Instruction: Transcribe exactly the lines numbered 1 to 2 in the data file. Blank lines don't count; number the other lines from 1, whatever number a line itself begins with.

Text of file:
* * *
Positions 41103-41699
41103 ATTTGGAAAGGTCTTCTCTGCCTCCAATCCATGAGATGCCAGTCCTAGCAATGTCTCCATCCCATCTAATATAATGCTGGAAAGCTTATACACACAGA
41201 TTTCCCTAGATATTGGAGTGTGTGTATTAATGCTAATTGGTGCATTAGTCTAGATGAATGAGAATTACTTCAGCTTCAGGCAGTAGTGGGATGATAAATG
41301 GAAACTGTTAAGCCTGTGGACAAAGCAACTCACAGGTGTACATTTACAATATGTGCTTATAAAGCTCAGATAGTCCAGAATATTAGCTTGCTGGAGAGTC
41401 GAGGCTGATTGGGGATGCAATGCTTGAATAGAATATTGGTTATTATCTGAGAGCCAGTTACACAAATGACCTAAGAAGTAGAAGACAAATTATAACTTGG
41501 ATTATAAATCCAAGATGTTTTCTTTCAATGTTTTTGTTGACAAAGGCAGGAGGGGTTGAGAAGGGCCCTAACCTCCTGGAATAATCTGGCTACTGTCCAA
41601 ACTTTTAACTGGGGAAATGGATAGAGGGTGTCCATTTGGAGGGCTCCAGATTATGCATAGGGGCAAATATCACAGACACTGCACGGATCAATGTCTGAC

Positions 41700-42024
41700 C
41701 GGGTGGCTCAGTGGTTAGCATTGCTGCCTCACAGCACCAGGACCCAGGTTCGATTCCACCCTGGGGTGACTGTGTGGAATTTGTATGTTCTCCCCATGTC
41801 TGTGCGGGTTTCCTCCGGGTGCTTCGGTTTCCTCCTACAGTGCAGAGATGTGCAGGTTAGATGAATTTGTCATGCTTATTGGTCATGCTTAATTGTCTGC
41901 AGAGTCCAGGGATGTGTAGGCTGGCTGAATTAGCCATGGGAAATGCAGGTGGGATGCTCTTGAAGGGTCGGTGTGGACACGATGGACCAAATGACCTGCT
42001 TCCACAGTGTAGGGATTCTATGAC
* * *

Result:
Positions 41103-41699
41103 ATTTGGAAAGGTCTTCTCTGCCTCCAATCCATGAGATGCCAGTCCTAGCAATGTCTCCATCCCATCTAATATAATGCTGGAAAGCTTATACACACAGA